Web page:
Elise Buik had a vision when she took the helm of United Way of Greater Los Angeles in 2005. Simply put, it was to guide the staid non-profit beyond its fundraising roots into the frontlines of “impact and mission.”
So the non-profit’s first female chief executive launched a yearlong study to determine the most pressing needs in Los Angeles County. They turned out to be homelessness, school dropouts and economic family stability.
“I think it was at a fork in the road,” said Buik, 45, a former marketing executive in the private sector. “Did we want to become more of an impact organization?”
She then initiated a competitive request for proposals, the first in the organization’s 80-year history, through which would-be recipients had to, in essence, bid for the help.
It was a delicate task and, in the end, scores of longtime beneficiaries lost funding, resulting in some grumbling and complaints. But by most accounts, the effort ultimately succeeded.
“Her leadership style is very inclusive,” said Regina Birdsell, president of the Center for Nonprofit Management, an L.A. non-profit consultancy. “She has revitalized the organization.”
Buik said there is simply no other way to run an organization like the United Way, which faces so many competing interests.
“In a job like this, people are always looking to you for the answers,” she said. “What I’ve learned to say is, ‘Let’s search for answers together.’”
Buik has tried to fulfill the United Way’s new mission in other ways. In addition to narrowing the organization’s focus, she has become an outspoken voice in public policy debates.
Recent examples include the agency’s successful push with the L.A. school board for every student to have access to college prep courses, United Way’s support of universal health care for all California children and the non-profit’s work with the Los Angeles Area Chamber of Commerce to form a business task force on homelessness.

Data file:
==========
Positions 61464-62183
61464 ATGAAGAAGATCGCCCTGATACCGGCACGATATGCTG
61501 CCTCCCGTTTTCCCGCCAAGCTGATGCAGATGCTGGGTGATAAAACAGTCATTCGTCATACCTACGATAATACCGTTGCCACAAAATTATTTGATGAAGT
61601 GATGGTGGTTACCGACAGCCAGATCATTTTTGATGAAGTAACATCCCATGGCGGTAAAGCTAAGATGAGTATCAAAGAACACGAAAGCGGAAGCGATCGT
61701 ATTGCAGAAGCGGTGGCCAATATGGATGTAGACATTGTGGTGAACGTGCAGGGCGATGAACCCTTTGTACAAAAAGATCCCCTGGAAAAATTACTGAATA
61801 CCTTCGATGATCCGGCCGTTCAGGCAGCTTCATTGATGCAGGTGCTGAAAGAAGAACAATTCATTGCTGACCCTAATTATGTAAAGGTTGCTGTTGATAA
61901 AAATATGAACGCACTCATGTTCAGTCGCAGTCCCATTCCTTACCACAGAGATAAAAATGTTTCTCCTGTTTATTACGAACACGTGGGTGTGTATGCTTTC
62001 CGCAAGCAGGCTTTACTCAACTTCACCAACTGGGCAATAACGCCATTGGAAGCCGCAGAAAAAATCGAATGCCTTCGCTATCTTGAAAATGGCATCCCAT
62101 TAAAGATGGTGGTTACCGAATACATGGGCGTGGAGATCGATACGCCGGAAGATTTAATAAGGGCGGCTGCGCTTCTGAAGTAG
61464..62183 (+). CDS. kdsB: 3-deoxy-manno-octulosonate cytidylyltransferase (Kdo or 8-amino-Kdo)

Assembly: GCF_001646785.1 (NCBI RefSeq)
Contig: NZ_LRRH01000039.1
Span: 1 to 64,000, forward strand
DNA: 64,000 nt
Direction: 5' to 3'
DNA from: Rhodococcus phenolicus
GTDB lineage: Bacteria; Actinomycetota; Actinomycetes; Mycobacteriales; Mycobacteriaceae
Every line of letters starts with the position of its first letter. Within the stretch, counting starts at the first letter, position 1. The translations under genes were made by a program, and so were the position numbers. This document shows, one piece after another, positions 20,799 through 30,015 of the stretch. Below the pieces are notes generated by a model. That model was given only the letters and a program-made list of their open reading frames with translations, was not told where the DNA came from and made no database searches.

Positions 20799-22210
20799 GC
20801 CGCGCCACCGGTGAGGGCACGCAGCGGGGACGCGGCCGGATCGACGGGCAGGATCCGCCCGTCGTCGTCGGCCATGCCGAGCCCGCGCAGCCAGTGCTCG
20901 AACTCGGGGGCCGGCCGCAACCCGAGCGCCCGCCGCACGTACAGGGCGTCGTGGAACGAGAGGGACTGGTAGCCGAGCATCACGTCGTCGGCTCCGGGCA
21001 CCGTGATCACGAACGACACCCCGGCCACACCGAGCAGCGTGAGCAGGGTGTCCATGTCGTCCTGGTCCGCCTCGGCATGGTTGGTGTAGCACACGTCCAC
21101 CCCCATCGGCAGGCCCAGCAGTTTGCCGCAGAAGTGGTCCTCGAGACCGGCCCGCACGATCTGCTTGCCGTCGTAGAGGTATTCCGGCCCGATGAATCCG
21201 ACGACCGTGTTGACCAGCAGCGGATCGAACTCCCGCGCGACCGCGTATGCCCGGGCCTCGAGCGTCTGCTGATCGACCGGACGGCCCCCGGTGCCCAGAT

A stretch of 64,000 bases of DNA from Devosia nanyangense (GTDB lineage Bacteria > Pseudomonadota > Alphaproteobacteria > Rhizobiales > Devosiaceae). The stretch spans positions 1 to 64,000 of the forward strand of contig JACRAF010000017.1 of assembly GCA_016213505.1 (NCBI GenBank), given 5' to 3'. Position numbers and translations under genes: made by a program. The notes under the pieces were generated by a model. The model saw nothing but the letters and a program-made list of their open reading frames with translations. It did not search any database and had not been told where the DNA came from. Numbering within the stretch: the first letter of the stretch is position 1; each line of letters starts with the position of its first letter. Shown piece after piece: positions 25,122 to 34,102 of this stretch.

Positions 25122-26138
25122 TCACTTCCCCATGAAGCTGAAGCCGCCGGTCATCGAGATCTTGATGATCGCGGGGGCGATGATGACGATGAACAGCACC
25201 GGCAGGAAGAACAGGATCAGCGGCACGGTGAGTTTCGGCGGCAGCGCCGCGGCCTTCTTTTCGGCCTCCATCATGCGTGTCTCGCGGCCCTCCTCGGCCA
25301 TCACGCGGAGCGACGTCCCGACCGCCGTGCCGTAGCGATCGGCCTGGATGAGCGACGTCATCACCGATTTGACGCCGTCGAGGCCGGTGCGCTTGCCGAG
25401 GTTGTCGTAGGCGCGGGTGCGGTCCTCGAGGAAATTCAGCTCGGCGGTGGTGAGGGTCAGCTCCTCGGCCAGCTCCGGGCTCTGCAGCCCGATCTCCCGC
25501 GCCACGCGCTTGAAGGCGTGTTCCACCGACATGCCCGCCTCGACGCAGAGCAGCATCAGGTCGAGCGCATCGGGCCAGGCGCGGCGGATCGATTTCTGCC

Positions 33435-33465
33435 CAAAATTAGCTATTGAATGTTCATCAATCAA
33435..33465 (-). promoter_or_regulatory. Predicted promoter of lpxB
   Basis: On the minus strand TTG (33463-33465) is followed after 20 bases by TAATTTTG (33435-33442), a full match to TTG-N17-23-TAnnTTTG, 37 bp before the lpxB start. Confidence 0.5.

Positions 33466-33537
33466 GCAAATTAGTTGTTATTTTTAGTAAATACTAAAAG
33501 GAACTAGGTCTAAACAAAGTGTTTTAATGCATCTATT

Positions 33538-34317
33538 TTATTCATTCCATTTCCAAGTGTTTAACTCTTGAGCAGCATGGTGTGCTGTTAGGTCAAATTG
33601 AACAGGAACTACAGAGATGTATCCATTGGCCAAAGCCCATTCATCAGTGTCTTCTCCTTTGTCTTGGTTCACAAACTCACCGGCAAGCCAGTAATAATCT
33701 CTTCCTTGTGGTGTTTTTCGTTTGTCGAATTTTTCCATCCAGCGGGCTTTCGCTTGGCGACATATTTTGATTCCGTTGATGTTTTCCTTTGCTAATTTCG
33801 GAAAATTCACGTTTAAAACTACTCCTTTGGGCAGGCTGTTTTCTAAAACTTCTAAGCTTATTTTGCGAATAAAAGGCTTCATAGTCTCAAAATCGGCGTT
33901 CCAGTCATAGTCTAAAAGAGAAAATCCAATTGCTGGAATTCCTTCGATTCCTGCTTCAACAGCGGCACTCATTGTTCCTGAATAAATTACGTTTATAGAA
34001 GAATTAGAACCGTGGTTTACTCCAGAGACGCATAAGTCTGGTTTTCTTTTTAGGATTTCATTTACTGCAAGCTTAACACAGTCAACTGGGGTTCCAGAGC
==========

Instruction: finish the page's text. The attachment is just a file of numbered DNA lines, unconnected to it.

She also has been successful at the traditional core mission of the non-profit: raising money from corporate and other partners to distribute to its wide base of affiliated charities. United Way managed to bring in $60.7 million last year – almost $1 million more than in 2007 – despite the economic collapse. The bulk of the money goes to charities.
“I think she’s really connecting the business muscle to the social sector; it’s a brilliant combination,” Birdsell said.
Buik said her own business background has helped.
Born in Atlanta, she was the marketing director for First Data Health Systems Group, a medical software developer in Charlotte, N.C., when the company transferred her to Los Angeles 17 years ago. Later, rather than accept a transfer back to Charlotte, Buik went to work for United Way in downtown Los Angeles, first as vice president of marketing and than chief operating officer before becoming chief executive.
“We run United Way as a business. It’s the best of both worlds when you can marry vision with business principles,” said the former businesswoman.
When she can get away, Buik tries to spend time doing family things with her husband and sons, age 8 and 5.
“You know the kind of stuff I’m talking about,” she said; “hiking, dogs and kids’ sports.”
ELISE BUIK, 45
United Way of Greater Los Angeles
YEARS ON THE JOB: 4
QUOTE: “In a job like this, people are always looking to you for the answers. What I’ve learned to say is, ‘Let’s search for answers together.’”
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